Published On: Mon, Mar 11th, 2024

Council tax alert with increases as high as £178 set to hit Britons in just weeks | Personal Finance | Finance

Three in four councils are set to turn the screw on residents with a Council Tax rise of more than £100 a year from April 1.

The vast majority will be pushing up the figure by 4.99 percent, however hundreds of thousands of struggling families and pensioners face hikes of around 10 percent.

The average Council Tax for a Band D property will rise by £103 to £2,168, which equates to just over £180 a month.

However, there four English councils which are effectively bankrupt where bigger increases – coupled with serious cuts to services – are on the cards both this year and in 2025.

In Birmingham, for example, Council Tax is set to rise by around 10 percent in both April and again next year.

This means the figure for a Band D property, including Council Tax and levies for the fire and police will rise by £178 from April 1 to £2,083 – and another £200 next year.

The other three councils in England with punishing increases due to come into effect are Slough, Thurrock and Woking.

The increase in Slough will be 8.5 percent, which takes the figure for Band D up £172 to £2,023.42.

Residents of Thurrock will see a 7.99 percent rise with the result a Band D property Council Tax bill will go up £126.45 a year to £1,711.62 a year.

And the figure for residents in Woking will be going up by £122.83 to £2,371.60. This is made up of £289.43 from the borough council, £1,758.60 to Surrey County Council and £323.57 for police and crime.

Big increases in Wales are on the cards, where the Labour administration has not imposed any caps on increases.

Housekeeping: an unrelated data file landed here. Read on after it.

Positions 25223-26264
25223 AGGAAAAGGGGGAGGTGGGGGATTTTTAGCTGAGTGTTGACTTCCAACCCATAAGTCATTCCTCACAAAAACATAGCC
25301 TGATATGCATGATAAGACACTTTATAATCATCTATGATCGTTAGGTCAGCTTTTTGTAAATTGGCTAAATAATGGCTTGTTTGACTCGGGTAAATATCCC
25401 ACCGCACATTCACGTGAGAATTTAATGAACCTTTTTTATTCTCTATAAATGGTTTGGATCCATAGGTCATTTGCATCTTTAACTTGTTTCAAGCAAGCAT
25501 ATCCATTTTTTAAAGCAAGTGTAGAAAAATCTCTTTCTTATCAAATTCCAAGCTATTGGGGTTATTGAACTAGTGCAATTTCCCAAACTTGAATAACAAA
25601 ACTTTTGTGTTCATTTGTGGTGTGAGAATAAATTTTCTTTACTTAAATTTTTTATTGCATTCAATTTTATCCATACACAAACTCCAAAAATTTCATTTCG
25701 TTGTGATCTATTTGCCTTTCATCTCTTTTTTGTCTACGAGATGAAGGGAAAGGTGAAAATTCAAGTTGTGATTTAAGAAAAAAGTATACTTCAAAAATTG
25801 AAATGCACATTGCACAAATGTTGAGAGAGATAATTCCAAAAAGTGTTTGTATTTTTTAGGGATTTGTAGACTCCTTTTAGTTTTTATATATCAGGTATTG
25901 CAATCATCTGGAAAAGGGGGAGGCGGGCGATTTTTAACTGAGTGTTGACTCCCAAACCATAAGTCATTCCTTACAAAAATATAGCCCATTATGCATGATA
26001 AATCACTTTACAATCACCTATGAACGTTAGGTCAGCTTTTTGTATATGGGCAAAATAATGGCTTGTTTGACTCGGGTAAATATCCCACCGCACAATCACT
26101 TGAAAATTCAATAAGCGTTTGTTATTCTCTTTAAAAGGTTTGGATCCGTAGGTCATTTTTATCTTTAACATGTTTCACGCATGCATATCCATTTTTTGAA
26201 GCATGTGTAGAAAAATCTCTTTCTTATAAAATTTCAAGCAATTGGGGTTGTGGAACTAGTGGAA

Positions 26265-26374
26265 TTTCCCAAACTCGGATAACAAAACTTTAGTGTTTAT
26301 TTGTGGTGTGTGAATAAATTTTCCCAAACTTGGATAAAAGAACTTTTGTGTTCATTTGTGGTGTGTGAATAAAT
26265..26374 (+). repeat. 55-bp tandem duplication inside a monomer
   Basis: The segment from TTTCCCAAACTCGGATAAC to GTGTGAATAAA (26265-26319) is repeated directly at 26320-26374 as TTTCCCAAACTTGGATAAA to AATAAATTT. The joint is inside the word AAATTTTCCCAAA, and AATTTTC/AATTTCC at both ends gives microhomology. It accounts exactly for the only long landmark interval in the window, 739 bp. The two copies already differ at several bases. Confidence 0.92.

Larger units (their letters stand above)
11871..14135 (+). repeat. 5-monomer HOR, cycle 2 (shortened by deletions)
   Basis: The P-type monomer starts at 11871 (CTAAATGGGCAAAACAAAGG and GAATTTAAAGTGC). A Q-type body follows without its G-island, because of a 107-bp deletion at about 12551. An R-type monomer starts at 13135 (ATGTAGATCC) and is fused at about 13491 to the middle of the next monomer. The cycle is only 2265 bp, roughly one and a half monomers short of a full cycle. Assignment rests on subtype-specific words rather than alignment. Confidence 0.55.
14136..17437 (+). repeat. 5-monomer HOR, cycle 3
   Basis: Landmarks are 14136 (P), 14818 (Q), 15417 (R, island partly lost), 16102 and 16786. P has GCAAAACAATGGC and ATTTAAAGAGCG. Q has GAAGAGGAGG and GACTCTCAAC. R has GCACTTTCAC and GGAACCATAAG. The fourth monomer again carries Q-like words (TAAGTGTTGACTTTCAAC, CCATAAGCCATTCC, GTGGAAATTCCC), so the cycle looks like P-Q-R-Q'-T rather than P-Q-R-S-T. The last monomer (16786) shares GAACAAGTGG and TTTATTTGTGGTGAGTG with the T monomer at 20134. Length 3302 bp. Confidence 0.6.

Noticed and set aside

These include a rise of 12.5 percent in Pembrokeshire and 9.9 percent in Wrexham. Increases of more than nine per cent are also planned in Bridgend, Conwy, Denbighshire, Flintshire, Gwynedd, Ise of Anglesey.

Scotland is freezing council tax – although monthly bills will still rise as a result of increases to water bills north of the border.

The Department for Levelling Up, Housing and Communities (DLUHC) confirmed in February that English local authorities will be able to increase the levy by up to five percent for the 2024/25 financial year.

This is made up of a three percent rise for core council tax, plus another two percent if the council has adult social care responsibilities.

The government is giving councils across England a £600 million support package to help them deliver key services, such as social care. However, the Local Government Association (LGA) argues this is not enough.

It insists that Council Tax hikes are vital to help bridge a £4 billion funding gap over the next two years.

The LGA resources board chair, Councillor Pete Marland, said: “Councils have led the way at finding ways to save money and reduce costs and this work will continue, but they will still need to raise Council Tax this year and many will need to make further savings to local services in order to plug remaining funding gaps.”

Concerns were confirmed by the County Councils Network, which suggested many other councils are in dire financial trouble.

These include Hampshire County Council with a £57.7m funding deficit; Durham with a deficit of £10.2m; and Cheshire East Council with a figure of £25.4m.

Cllr Sam Corcoran, Labour Vice-Chairman of the County Councils Network and Leader of Cheshire East Council, said: “With inflation reaching levels not seen for over 40 years and with demand-led pressures for care services showing no sign of abating, local authority leaders are setting their budgets in the most difficult circumstances in decades.

“We all recognise the cost-of-living crisis is impacting on every household in the country and disproportionally on low incomes, but we have little choice but to propose council tax rises again next year, with many local authorities reluctantly opting for maximum rises.

“With councils facing multi-million funding deficits next year, the alternative to council tax rises would be drastic cuts to frontline services at a time when people at the sharp end of the cost-of-living crisis need us to be there for them.”

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